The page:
The reopening of road transit through Transnistria would require an international agreement of Moldova, Ukraine and Transnistria. As a minimum, such an agreement would have to enable transit-traffic to pass through the three international border crossing points at Kuchurhan, Bolhan and Platonove (all located at the Transnistrian segment of the Moldova-Ukraine border). In addition, the road bridge in Gura Bicului would have to be opened for traffic. Damaged by shelling during the 1992 conflict, the Gura Bicului Bridge, which spans the Dniester River, was reconstructed in 2001 with money from the EU. The bridge—along the main highway between the Black Sea and the Baltic coast—should facilitate trade and contacts between both banks. However, it has never been reopened. Only pedestrians and bicyclists are allowed to cross[1].

        The fact that rail transit through Transnistria has been in place for some time suggests a similar agreement for road transit is feasible. In this regard, the draft Protocol on resolving the issue of full participation of Transnistrian transport means in international traffic, including cargo-passenger transportation and movement of private cars, offers such a possibility. Moreover, the implementation of the joint control at Pervomaisk-Kuchurhan Border Crossing Point would support the resumption of transit through Transnistria if handled with care. Paired with increased capacity of Odesa ports, this would boost the transport opportunities.

        Thus, while implementing joint control at Transnistrian segment of the border with Ukraine, it is very important to desynchronise the deployment of Moldovan customs officials and border police. During the first phase only customs officials should be deployed. Simultaneous deployment of customs and border police will only leave room for fearmongering about Moldova “impeding” the free movement of Transnistrian holders of Russian and Ukrainian passports across the border with Ukraine. The transit of goods through/to/from Transnistria could also be disrupted by Chisinau or by Tiraspol as a retaliatory measure to the “sandwiching” effect created by Moldova and Ukraine.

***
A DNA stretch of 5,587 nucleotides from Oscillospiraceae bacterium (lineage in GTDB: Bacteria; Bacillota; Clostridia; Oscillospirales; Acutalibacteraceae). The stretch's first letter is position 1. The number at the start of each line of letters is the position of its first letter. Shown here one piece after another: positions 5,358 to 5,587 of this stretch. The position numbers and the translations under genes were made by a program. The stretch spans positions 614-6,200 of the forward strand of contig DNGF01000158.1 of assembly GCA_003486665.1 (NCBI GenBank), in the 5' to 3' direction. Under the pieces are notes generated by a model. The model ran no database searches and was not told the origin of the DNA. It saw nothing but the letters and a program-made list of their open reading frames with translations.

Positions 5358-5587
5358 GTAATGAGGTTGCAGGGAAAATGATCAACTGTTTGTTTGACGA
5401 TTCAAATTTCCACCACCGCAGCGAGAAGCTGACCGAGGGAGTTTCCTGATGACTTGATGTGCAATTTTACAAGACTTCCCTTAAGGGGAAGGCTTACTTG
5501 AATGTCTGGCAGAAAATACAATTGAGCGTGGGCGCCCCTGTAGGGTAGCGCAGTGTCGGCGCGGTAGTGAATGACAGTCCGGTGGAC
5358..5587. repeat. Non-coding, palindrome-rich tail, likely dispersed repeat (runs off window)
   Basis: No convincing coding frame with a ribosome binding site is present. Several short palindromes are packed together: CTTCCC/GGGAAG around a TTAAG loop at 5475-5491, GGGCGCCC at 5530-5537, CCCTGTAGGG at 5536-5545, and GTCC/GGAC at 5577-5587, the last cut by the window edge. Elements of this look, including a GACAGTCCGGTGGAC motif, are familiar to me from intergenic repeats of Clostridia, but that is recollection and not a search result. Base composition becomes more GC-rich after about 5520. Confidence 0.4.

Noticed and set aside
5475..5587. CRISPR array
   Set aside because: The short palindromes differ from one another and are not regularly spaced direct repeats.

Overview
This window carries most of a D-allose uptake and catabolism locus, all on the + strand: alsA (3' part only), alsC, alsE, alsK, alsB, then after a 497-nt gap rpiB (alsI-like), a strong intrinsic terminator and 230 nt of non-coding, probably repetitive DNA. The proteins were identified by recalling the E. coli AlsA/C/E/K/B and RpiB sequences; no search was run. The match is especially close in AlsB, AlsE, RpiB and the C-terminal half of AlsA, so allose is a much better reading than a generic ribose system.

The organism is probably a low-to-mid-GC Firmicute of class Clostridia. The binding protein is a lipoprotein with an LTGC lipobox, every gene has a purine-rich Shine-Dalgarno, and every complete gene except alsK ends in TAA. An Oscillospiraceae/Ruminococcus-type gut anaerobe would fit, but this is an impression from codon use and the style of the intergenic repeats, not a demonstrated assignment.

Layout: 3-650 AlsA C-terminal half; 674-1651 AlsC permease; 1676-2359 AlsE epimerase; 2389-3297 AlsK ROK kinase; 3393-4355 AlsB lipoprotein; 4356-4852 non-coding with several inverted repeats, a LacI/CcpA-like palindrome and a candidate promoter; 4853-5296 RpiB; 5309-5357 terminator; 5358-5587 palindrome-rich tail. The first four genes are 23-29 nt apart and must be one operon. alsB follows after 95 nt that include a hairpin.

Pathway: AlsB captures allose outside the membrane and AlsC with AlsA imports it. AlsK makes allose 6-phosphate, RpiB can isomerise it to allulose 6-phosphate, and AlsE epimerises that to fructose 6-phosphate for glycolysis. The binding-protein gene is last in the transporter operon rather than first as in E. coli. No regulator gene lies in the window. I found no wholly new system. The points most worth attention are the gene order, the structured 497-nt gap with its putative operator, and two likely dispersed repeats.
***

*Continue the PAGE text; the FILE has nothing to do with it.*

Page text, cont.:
The transport-related initiatives promoted by EUBAM, such as the settlement of the Transnistrian license plates and the establishment of joint customs control at the Transnistrian segment would contribute to facilitating trade and re-opening of international transport corridors across Moldova and Ukraine via Transnistria.

        Nevertheless, it is important for Chisinau to preserve its reintegration policy and strengthen cooperation with Tiraspol through engagement and compromise. Enhancing cooperation in transport issues could also trigger progress in other areas, such as trade and investment, or social issues.

        EUBAM will continue to engage in facilitating the implementation of these technical solutions, under the framework of Confidence Building Measures, as well as through other informal ways that might provide ‘hands-on’ solutions to practical problems. Additionally, with a view to fostering cooperation between Chisinau and Tiraspol, the Mission will promote joint initiatives that place emphasis on transparency and cooperation, rather than unilateral approaches.

        [1] ‘Issue Brief Bridge over the Dniestr: Confidence-Building Measures in Moldova’, March 2011, International Peace Institute